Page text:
For every pixel of a block, least significant bit (LSB) substitution is applied on two LSBs and quotient value differencing (QVD) is applied on the remaining six bits.
Thus, there are two levels of embedding: (i) LSB substitution at lower bit planes and (ii) QVD at higher bit planes.
Of course, Carmen’s mom doesn’t always understand the social protocols on Facebook and Carmen sometimes gets frustrated.
She hates that her mom comments on nearly every post, because it “scares everyone away…Everyone kind of disappears after the mom post…It’s just uncool having your mom all over your wall.
When Carmen broke up with her boyfriend, she “wasn’t in the happiest state.” The breakup happened while she was on a school trip and her mother was already nervous.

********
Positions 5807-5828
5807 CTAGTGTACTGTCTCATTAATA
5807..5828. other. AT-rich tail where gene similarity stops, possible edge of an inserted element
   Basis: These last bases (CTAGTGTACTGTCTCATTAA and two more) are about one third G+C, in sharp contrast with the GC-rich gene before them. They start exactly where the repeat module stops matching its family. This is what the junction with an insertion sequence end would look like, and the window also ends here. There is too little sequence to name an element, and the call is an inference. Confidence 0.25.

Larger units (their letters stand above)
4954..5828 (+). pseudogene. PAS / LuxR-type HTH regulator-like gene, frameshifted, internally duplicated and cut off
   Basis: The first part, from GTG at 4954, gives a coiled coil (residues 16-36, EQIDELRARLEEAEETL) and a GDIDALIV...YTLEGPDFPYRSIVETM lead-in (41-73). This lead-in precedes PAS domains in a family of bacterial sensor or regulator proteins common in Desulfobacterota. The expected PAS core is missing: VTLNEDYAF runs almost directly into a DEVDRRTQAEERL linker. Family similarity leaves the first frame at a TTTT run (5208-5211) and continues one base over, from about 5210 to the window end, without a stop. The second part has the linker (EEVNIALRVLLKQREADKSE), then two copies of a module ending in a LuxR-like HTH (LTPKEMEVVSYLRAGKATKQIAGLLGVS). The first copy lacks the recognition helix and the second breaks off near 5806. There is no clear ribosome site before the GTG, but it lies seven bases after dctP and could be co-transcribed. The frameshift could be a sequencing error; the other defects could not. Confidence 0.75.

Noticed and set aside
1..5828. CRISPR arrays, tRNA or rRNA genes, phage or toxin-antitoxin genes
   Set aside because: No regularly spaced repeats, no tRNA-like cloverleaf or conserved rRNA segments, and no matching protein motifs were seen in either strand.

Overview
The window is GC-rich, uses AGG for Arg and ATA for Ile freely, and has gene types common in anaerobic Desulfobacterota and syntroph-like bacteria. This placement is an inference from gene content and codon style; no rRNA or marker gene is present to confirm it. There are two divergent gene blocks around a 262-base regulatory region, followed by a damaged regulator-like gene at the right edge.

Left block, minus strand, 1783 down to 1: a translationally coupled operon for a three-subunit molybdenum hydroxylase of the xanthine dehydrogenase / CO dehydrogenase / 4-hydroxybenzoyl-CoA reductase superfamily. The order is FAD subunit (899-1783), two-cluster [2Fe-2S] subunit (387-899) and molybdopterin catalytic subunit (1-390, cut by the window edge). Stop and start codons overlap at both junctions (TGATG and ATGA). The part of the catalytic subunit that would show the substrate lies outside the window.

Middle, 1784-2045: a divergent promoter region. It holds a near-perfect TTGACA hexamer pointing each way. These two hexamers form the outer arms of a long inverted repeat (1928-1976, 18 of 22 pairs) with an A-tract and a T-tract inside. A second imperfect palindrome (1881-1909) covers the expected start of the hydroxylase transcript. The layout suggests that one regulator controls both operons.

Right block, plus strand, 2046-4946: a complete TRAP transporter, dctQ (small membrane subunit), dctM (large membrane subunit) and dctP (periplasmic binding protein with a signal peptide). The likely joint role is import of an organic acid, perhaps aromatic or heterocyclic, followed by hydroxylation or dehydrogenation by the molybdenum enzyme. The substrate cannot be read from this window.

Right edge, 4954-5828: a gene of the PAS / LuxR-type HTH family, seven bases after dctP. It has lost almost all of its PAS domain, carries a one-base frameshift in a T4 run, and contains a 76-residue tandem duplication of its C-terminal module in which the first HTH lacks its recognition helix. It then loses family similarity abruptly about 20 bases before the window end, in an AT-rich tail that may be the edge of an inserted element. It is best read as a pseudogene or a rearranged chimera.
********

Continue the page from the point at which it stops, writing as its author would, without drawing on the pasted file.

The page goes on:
Initially, Carmen was going to mark the breakup with lyrics from a song that she had been listening to, but then she realized that the lyrics were quite depressing and worried that if her mom read them, she’d “have a heart attack and think that something is wrong.” She decided not to post the lyrics.
Children love employing codes and adults generally pretend as though they can’t understand pig Latin or uncover the messages that children hide using invisible ink pens purchased from toy stores.
Yet, as children grow up, they get more mature about their messaging, realizing that language has multiple layers and, with it, multiple meanings. What fascinates me is that teens are taking these strategies into the digital spaces, recognizing multiple audiences and the challenges of persistence, and working to speak in layers. And things that are meant to mean one thing are often misinterpreted in all sorts of the wrong ways.
She’s communicating to different audiences simultaneously, relying on specific cultural awareness to provide the right interpretive lens.
While she’s focused primarily on separating her mother from her friends, her message is also meaningless to broader audiences who have no idea that she had just broken up with her boyfriend.